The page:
# GCSE Science/Transformers

Transformers are devices that use induction to transform a high a.c. voltage to a low one or vice versa. They are incredibly important devices, and (even more importantly) they are examiners' favourites. On this page you will be looking at how a transformer works and how they are used. You will also be given some practice in using some simple equations that let you work out what the output voltage and current must be.

## How a transformer works[edit]

There is nothing new to learn in this section. You've already covered GCSE Science/Magnetic effects of a current and GCSE Science/Induction. This section used ideas from those two pages to understand a transformer.

The simplest transformer consists of a soft iron core with two coils of wire independently wrapped around it. The first coil called the *primary coil* is connected to an a.c. power supply. The other coil, called the *secondary coil* is connected to the output.

The current in the primary coil causes a magnetic field. It's just an electromagnet but because the current is a.c. the magnetic field is constantly changing. If we consider one end of the soft iron core, it's first a north pole, then the field gets weaker and weaker until it becomes zero, then it starts to build up and the end becomes a south pole. The process repeats and the end becomes a north pole again.

Now let's think about what is going on in the secondary coil. The magnetic field of the first coil passes right through the secondary coil, what's more the field is constantly changing. This changing field induces a current in the secondary coil. So even though the coils are not physically connected, the current in one, causes the current through the other.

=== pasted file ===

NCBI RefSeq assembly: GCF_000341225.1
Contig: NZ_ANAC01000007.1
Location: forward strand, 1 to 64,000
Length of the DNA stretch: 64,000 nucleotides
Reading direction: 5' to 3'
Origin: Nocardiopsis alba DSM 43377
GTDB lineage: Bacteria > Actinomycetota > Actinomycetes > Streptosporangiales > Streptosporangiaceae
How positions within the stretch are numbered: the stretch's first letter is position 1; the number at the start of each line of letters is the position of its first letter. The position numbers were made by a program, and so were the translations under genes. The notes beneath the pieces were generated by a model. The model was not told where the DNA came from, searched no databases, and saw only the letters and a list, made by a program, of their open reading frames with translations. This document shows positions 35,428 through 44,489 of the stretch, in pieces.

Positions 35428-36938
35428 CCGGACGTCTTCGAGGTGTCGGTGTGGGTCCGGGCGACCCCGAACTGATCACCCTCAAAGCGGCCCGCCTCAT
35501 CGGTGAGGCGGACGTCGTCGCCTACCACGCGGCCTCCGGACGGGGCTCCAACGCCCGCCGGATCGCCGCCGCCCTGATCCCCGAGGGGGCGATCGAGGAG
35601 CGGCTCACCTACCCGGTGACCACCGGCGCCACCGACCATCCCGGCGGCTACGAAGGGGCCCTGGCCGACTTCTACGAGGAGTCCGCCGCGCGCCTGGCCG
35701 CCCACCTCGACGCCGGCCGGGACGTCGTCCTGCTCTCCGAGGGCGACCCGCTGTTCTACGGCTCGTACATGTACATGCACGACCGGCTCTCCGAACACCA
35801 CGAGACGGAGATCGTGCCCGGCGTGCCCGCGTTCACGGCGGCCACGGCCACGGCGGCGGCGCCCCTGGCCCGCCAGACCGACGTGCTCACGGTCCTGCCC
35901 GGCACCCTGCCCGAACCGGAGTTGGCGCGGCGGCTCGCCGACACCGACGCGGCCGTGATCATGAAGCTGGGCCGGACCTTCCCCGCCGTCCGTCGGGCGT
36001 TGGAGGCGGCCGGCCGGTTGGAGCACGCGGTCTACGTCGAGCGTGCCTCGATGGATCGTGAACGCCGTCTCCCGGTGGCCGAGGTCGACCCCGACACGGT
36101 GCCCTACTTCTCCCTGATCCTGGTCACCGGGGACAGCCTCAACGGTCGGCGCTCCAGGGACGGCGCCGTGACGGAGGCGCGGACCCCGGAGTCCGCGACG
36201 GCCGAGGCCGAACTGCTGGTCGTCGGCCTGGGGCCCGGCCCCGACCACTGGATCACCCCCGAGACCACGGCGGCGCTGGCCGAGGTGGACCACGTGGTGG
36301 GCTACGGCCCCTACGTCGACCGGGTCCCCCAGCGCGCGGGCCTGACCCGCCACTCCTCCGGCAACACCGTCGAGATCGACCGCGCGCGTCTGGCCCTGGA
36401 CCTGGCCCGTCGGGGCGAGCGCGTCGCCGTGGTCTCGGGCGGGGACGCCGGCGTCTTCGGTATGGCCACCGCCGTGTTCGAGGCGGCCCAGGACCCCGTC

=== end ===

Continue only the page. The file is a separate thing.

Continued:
If you imagine the lines of field they appear to pulse as the field grows stronger and weaker. When the field grows weak they sweep inwards cutting the secondary coil.

**Q1)** What would the current in the secondary coil be like if you used d.c. in the primary coil? - d.c. in the primary coil will not create any current in the secondary coil.

Transformers are used to change the voltage. If the number of turns in the secondary coil is greater than the number of turns in the primary coil, then the voltage in the secondary coil will be higher than that in the primary coil. This is called a *step-up transformer*. Conversely, if the secondary coil has fewer turns than the primary coil, then the voltage will be lower, and it is called a *step-down transformer*.

## A simple demonstration transformer[edit]

Your teacher may show you a demonstration of a transformer. (see here for details on how to set up a simple transformer). Look at the diagram below.

The second coil is on a separate soft iron core. This core can be brought up to the primary coil. At large distances the bulb is off, but as the coils are brought closer together they suddenly attract one another (the primary coil is a powerful electromagnet). Once the two cores are stuck together the bulb in the secondary coil starts to glow. The brighness of the bulb depends on the number of turns on the secondary coil. The more windings there are, the brighter the bulb.

## Important equations[edit]

There are two things you need to remember about transformers.

- The
**voltage**in the secondary coil depends on the voltage in the primary coil*and*the ratio of the number of turns in the secondary and primary coils.

- If we call: